Brock About Town: New Year’s resolutions you may actually, maybe, achieve

Illustration by Lev Cantoral

I’ve mentioned before that I simply don’t approve of the whole “New Year’s resolution” concept. In my opinion, it’s unnecessarily cruel. It’s freezing cold; we get, like, 45 minutes of sun exposure per day; I just blew all my money on the month-long bacchanalia American culture tries to pass off as a religious holiday, and now you want me to give up drinking for a month? The effrontery.

Besides, it doesn’t even work. Only 8 percent of Americans report being successful in their New Year’s resolutions. The pull-out method works better than that (and trust me, it doesn’t work very well). Chances are, when 2022 ends, you’ll be making exactly as much money as you are now, and you won’t be any thinner, happier or more likely to find a record label willing to produce your shoegaze album. (Sorry, Ricky. I didn’t know how else to tell you. It’s just not good.)

That said, I know some of you are going to go ahead and try it anyway, because your heart isn’t a shriveled-up piece of coal and you can still experience the sensation of hope. How adorable. And since I love you guys, and I don’t want to see you get hurt, might I suggest a few … more achievable ideas?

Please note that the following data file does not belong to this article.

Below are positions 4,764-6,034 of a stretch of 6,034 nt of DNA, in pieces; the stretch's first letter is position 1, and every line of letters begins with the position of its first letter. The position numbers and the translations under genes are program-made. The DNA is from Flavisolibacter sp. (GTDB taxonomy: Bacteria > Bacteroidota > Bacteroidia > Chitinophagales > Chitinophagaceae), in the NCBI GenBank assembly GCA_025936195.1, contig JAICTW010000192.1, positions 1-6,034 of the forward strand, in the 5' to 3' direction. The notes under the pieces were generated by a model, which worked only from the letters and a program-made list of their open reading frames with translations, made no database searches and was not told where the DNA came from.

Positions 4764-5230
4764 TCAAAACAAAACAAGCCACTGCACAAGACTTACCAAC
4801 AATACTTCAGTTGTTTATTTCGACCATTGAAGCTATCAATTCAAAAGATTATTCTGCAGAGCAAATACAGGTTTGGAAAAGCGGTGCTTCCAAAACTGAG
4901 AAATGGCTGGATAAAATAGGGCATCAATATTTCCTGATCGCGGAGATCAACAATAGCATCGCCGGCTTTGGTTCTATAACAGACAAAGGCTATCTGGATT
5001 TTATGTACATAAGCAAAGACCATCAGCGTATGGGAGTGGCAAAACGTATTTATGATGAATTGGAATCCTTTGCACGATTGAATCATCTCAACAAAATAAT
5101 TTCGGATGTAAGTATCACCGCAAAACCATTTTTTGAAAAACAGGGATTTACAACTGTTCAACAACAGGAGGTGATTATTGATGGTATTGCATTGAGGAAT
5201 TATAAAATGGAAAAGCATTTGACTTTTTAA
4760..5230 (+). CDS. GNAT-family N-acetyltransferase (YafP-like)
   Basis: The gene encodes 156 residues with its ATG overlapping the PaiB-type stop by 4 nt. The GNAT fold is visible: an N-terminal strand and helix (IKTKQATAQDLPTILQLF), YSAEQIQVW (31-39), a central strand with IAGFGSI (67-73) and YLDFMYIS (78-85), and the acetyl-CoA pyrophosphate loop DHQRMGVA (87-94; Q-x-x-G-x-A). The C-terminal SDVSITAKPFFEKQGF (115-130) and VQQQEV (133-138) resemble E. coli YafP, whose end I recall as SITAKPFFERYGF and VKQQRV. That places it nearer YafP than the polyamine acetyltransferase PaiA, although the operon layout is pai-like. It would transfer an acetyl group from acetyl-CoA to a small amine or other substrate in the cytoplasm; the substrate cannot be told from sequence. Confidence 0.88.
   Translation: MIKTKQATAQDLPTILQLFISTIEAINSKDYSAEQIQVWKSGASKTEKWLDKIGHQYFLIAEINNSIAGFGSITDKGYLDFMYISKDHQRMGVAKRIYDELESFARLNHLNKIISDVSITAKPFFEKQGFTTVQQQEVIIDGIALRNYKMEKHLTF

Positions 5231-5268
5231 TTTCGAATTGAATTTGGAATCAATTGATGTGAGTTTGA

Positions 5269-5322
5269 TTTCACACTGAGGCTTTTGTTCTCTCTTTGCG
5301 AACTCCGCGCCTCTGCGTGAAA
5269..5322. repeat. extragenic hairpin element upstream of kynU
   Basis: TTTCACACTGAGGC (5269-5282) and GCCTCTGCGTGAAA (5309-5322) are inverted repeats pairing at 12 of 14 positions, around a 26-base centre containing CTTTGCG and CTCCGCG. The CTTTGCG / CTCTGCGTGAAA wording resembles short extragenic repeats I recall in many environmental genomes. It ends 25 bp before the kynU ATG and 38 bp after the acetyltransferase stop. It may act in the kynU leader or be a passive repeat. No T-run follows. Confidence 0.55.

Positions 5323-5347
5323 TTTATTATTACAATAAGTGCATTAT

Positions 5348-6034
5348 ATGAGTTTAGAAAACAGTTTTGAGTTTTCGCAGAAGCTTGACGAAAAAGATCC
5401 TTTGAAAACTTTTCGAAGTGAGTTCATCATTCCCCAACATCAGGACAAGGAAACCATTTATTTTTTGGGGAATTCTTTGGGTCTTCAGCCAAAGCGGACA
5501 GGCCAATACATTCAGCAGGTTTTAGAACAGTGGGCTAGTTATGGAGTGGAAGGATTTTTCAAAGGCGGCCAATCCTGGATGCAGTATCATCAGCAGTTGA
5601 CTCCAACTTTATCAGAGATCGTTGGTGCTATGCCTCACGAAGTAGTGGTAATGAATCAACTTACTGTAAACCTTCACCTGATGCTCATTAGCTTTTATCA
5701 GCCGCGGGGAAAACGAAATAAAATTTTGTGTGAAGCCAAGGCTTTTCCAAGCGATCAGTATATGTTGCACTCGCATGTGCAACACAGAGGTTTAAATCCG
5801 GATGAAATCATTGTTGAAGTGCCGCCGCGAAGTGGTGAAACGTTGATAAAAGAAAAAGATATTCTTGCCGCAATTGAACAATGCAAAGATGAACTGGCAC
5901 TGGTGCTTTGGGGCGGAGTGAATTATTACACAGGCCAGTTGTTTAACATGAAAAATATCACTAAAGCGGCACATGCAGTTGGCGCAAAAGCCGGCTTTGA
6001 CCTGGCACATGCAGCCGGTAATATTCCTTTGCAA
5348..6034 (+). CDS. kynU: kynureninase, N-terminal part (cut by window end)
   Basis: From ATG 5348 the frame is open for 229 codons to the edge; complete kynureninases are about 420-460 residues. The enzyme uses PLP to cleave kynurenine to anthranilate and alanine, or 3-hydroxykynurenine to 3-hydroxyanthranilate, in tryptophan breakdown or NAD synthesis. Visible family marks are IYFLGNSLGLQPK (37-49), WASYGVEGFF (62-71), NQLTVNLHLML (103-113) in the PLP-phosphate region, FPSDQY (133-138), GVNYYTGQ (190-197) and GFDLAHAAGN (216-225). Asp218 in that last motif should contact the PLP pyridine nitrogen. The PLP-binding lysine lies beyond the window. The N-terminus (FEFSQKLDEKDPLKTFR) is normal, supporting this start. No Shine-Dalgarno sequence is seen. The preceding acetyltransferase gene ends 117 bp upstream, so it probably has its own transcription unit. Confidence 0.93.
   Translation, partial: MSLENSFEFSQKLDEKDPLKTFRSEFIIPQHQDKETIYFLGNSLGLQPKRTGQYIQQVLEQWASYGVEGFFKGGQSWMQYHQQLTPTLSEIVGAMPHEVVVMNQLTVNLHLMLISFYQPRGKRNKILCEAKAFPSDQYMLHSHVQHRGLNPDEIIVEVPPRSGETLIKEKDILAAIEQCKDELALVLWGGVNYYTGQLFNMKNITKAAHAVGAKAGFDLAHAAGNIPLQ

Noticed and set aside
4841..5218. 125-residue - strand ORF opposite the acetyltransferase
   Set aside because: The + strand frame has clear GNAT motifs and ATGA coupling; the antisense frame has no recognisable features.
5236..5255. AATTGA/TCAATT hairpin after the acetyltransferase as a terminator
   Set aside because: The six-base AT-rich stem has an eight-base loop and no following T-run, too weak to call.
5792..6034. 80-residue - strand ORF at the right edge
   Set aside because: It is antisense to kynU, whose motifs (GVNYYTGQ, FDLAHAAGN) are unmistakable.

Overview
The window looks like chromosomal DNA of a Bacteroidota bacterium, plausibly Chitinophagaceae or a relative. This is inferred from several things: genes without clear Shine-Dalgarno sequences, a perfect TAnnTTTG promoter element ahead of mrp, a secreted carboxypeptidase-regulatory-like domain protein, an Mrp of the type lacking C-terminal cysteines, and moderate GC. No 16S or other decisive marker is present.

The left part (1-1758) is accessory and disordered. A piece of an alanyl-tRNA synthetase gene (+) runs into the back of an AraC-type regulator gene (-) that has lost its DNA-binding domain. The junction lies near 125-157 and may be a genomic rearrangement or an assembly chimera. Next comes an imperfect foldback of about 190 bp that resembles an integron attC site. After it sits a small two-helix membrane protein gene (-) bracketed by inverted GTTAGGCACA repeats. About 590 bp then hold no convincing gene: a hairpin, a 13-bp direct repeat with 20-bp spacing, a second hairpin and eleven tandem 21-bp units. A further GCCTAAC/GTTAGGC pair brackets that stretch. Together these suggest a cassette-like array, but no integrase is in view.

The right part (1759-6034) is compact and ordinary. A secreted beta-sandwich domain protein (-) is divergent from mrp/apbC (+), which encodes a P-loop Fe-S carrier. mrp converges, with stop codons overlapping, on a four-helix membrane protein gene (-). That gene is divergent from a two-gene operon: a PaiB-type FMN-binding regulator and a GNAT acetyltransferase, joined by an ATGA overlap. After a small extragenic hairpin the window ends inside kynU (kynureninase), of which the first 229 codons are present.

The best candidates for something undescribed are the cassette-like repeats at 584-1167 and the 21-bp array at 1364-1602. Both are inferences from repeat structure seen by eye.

Get rid of your gym membership. Seriously, when was the last time you took your fat ass to Planet Fitness on any day that they were not serving pizza? Just get rid of it and find something else to spend your 10 bucks a month on. Remember to set aside at least a month for this task, because they make you perform the 12 trials of Hercules before they let you out of your contract. Then, after you’ve safely delivered them the head of Medusa, find a less soul-sucking way of getting exercise. I just bought myself a pair of roller skates.

Lower your literary standards. You haven’t finished a book since your sophomore year of college. What makes you think you’re going to read Anna Karenina by next month’s book club meeting? Take a baby step and read a trashy romance novel instead; something really, really filthy, with a picture of Fabio dressed as a pirate on the cover. If you’re honest with yourself, the only reason you wanted to read great literature in the first place was to get laid.

Start showing up to work on time. Forget about your master plan to impress your boss with the best damn quarterly presentation he’s ever seen. That’s way above your pay grade. Punctuality will go farther than anything else to show your dedication to—

On second thought, never mind. You’re never going to do that.

This article was originally published in Little Village issue 302.

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